[Trailer] 'The Quiet Revolution: State, Society and the Canadian Horror Film' Explores how Canadian Horror has Shaped the Genre
Canada has always and continues to have a huge impact on the genre we all love...
...441 Films and Cine-excess have released a trailer for their upcoming documentary touching on that exact subject, The Quiet Revolution: State, Society and the Canadian Horror Film, which explores how various tensions in Canada have shaped horror since the 1960s.
In The Quiet Revolution: State, Society and the Canadian Horror Film:
A new feature length documentary which considers how social, political and cultural tensions within differing Canadian territories have shaped national horror film traditions from the 1960s until the present day.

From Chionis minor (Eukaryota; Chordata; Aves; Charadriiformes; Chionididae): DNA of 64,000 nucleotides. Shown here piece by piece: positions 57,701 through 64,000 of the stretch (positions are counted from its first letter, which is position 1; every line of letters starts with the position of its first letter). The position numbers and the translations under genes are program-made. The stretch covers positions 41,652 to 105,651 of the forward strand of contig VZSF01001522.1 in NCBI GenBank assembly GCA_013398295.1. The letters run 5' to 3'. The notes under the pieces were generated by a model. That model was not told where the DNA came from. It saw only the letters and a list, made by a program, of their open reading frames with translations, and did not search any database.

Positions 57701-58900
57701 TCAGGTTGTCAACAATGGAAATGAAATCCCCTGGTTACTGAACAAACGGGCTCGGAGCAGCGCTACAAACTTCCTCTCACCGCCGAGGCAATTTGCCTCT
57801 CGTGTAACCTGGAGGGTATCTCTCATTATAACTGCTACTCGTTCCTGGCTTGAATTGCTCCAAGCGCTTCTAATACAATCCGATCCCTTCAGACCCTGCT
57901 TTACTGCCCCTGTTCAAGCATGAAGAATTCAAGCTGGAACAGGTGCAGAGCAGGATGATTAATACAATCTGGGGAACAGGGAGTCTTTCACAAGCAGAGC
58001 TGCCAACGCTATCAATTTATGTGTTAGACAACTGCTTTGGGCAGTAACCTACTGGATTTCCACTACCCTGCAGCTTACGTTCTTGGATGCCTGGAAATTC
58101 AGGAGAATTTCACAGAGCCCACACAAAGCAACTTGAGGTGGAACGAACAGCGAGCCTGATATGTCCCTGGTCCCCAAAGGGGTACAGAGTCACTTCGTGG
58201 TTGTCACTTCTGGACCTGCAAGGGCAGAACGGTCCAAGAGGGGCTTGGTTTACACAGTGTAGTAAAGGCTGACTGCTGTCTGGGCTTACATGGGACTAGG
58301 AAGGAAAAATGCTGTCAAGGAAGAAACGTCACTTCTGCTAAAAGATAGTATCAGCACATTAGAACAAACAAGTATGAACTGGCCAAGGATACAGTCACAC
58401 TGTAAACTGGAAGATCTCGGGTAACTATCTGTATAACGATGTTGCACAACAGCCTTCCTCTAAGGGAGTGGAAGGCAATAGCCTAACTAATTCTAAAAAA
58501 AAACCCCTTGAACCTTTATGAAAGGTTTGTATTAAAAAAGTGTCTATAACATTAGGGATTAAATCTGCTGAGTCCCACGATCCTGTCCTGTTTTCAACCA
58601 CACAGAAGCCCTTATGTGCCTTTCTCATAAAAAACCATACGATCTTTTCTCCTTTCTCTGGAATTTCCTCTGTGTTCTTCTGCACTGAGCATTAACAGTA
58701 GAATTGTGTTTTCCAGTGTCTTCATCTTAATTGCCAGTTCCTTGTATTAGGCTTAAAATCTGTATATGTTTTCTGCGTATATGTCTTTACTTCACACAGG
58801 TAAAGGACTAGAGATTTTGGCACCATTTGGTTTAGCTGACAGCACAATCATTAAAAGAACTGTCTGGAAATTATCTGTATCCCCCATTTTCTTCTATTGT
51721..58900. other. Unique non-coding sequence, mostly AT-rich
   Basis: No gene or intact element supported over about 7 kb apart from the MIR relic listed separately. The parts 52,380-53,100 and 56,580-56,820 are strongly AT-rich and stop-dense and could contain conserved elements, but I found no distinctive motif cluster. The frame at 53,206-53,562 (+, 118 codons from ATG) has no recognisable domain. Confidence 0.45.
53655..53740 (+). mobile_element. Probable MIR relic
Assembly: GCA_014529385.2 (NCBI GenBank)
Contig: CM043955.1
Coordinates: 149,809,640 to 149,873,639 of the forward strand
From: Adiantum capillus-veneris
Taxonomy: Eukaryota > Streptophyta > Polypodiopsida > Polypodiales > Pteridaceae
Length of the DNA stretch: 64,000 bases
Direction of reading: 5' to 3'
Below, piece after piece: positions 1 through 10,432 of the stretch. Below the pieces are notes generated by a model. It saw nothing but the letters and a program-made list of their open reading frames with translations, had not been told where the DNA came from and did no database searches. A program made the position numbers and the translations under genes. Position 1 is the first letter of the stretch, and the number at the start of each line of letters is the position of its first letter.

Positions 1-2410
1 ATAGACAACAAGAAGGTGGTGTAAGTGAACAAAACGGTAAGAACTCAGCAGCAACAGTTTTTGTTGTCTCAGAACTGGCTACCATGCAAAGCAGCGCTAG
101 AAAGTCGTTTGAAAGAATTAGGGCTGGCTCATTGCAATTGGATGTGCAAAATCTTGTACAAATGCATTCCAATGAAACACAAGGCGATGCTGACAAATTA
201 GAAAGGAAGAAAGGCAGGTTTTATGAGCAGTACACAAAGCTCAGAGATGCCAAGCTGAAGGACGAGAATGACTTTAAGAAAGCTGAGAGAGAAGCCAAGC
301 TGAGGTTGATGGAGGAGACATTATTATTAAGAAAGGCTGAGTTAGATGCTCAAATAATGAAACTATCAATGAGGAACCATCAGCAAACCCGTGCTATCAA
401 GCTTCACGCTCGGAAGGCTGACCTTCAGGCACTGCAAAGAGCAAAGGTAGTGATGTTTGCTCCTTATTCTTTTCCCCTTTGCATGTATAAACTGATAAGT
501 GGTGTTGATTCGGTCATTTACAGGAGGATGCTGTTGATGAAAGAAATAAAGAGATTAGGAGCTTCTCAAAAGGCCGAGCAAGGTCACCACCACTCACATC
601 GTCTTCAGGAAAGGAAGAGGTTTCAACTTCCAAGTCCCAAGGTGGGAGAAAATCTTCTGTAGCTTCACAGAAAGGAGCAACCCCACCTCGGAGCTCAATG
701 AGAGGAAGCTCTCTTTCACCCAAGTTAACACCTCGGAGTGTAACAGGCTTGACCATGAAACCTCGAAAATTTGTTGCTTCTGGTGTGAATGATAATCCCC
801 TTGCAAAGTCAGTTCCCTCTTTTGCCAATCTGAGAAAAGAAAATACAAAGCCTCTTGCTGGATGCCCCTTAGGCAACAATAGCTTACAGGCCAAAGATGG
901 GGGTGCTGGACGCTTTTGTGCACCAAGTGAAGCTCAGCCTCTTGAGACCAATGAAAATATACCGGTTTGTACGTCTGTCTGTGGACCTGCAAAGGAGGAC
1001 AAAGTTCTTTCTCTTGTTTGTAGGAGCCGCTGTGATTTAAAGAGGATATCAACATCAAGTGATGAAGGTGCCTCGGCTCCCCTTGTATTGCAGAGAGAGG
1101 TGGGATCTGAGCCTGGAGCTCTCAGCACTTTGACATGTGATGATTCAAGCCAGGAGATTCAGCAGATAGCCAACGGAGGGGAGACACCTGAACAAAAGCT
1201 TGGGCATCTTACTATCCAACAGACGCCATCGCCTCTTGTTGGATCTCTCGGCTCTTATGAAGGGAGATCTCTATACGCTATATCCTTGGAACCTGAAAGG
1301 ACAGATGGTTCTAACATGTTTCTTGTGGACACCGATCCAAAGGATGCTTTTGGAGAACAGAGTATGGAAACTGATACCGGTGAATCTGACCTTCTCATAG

The first part of the documentary considers the social transitions in 1960s and 1970s Quebecois culture that influenced a new range of controversial horror productions and sub-genres pioneered by filmmakers such as David Cronenberg and William Fruet.
'The Quiet Revolution: State, Society and the Canadian Horror Film' also considers the territorial shifts in horror cinema production from Quebec to other regions such as Toronto and Vancouver during the 1990s. The documentary concludes by profiling contemporary female directors such as the Soska Sisters, Nyla Innuksuk and Gigi Saul Guerrero, whose work challenge the boundaries of gender, sexuality and national identity in Canadian horror cinema.
We love this, because Canadian film truly has helped shaped the horror genre in so many different ways, but hardly ever gets the credit for it. Hell, many of the genre's best filmmakers have come from Canada, including the great David Cronenberg!
The film will begin making its festival run soon.
By Matt Konopka